Take his set at last autumn's Janus party at Berghain. As a resident of Janus, which had hosted regular parties in small Berlin venues since 2012, Lotic and his audience knew each other well. But that didn't quite explain the thick cluster of dancers in front of the DJ booth, apparently as drawn by the sight of Morgan as the music itself. His enjoyment was palpable, as he flung his arms and body in time to the energetic mix. As usual, he rapidly moved through different club genres, including rap, R&B, Jersey club, ballroom house and bounce, in a still unnamed style that's also associated with artists on the Fade To Mind label. It might not have seemed unusual except that the area in front of the DJ booth became more normalised during the following set by Total Freedom, the night's headliner and another Janus regular. Whereas Total Freedom could be described as poised behind the decks, Lotic's vivacity created a frenzy.
"As a DJ, I want people to dance, but I also want them to be a little bit unsure of what's going on most of the time," he tells me a month after the Berghain event. "If it's going too smoothly I'll just fuck it up really bad on purpose [laughs]. Not all the time, because sometimes I'm just having too much fun. But another way for me to have fun is to just stop that flow and play something really spooky." In a city built on the predictable pulse of house and techno, Lotic aims to reveal something unexpected in the party. That might not be immediately clear when you first hear him play; he's certainly no stranger to radio hits.
But once you hear Morgan's productions and the way they weave into his sets, you begin to understand that element of surprise. For me, that moment crystallized during a Lotic set in the summer of 2013 at Chesters, Janus's then-regular venue. Around 7 AM, Morgan played a delicate number built around a commanding but spacious percussive line, lit by an arpeggiated synth that made it feel like dawn had broken in the darkness of the club. It was "Fractures," the final track off his second EP, Fallout, released later that year by Sci Fi & Fantasy.
Listening to Morgan's releases—the first was 2011's More Than Friends EP, which also launched Ben Aqua's #FEELINGS label—it's clear that his background includes as much experimental music as it does superstar rap and R&B. It made me smile to discover his past life as a band nerd, playing alto sax in the school band from 12 years old: "I got a lot of theory through that. Like, if you're playing in an ensemble, at the top of the chorus sometimes you have to be a little flat. Stuff like how sound works." But it makes sense when you discover he studied electronic music composition at the University of Texas at Austin, specializing in electroacoustic music.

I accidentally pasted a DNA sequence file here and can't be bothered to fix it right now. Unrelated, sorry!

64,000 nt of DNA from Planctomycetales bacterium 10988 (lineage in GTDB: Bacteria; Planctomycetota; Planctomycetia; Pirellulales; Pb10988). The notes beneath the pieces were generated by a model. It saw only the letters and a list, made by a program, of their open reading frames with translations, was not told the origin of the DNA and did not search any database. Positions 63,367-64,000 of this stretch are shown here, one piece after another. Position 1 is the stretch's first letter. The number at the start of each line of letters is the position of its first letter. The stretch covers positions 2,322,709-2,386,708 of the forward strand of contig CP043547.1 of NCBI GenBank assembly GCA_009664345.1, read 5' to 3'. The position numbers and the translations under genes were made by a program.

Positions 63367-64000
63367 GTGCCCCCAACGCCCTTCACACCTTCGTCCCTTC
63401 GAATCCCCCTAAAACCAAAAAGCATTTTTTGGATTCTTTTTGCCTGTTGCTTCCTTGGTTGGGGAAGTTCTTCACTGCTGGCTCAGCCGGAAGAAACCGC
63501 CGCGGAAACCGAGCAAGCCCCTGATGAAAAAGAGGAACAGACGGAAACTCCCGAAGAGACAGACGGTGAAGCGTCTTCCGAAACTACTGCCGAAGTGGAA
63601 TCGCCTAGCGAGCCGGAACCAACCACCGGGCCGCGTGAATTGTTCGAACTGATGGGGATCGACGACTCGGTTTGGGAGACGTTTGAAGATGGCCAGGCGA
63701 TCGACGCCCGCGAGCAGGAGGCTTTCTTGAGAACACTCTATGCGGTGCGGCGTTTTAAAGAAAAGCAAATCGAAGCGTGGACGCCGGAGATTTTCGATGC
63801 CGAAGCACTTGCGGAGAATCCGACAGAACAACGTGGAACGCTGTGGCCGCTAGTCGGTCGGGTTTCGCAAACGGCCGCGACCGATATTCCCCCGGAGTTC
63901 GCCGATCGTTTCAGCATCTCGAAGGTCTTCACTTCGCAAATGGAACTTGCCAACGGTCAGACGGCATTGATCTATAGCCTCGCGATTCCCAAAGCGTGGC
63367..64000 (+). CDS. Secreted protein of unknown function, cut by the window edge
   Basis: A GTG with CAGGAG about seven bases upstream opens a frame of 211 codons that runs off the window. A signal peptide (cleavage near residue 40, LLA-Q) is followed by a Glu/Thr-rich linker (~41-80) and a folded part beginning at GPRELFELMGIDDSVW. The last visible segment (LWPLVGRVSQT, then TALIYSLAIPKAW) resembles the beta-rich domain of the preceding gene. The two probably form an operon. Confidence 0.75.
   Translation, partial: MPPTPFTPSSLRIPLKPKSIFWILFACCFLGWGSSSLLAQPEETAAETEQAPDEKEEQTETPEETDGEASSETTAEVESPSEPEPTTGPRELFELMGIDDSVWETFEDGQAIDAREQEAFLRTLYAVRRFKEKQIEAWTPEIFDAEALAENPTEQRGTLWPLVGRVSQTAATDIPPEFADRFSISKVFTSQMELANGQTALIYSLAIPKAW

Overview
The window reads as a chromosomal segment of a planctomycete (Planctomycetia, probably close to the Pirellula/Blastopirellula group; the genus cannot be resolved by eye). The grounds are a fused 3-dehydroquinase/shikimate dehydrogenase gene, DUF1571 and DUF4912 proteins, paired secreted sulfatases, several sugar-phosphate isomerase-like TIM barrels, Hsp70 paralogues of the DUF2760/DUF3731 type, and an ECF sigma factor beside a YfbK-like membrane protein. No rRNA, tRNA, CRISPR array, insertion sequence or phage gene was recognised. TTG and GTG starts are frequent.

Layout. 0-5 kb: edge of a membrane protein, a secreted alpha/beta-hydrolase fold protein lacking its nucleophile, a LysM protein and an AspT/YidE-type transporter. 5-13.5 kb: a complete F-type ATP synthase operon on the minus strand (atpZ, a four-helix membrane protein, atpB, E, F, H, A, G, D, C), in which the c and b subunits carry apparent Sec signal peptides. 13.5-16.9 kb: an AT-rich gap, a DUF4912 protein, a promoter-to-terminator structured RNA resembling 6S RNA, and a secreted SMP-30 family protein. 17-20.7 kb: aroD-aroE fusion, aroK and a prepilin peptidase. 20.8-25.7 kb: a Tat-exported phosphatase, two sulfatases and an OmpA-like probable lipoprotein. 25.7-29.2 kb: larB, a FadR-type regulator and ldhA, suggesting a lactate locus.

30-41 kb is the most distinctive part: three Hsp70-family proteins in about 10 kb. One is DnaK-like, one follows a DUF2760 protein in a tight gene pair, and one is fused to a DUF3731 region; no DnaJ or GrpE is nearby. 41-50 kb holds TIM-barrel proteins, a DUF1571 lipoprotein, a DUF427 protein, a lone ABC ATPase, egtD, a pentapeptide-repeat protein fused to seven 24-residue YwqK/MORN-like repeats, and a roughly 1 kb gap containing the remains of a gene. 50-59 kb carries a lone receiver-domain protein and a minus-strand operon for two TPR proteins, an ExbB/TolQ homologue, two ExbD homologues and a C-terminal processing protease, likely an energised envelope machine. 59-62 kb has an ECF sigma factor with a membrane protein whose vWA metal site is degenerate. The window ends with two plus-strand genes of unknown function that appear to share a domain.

"It was a lot of sampling, real-world sounds, and then making full compositions out of them using various nerdy processes of treating audio," Morgan recalls. "We were using Max/MSP and Csound, that kind of stuff. That was the beginning of thinking about music the way I think about it now, I guess. Like being very sample-based, but also adamant about samples. And so this was learning a lot about how to change things that already existed. I was making really interesting sounds, too. I have this huge library of stuff from like 2009 until 2012 that's just weird sounds that I've made, but I was never able to put a fully structured piece together."
Morgan's college frustration led him to switch to Ableton and also to embrace pop music. DJing for the college radio station led him to dance music. "We had such a cute library, and I just kept picking things from the electronic section," he explains. "That and the experimental section, those were always my favorites. Then I went to the club in 2009 or 2010 and heard Kingdom play, and that's when everything clicked." At the time, Fade To Mind had not released their first record, but the label's co-founder was already a Night Slugs artist. Morgan continues, "I heard him playing this stuff—I was just having such a new experience that I don't remember most of what I heard, I just remember what I felt. Everything was so weird, but I was dancing so hard. And I had a, 'Oh, this is what I'm supposed to be doing,' moment. This was how I knew how I should approach making music, finally."
Fade To Mind, alongside Venus X's now defunct New York club night GHE20GOTH1K, itself something of a template for Janus, soon found itself at the vanguard of club music. They also pushed a new wave of almost exclusively American takes on global, underground club sounds, and their roster was populated primarily with minorities—either ethnically, sexually or both. Soon after Morgan graduated and moved to Berlin in early 2012, the label asserted itself, following up a Fatima Al Qadiri EP with 2013's banner year of releases by Kingdom, Nguzunguzu and Kelela.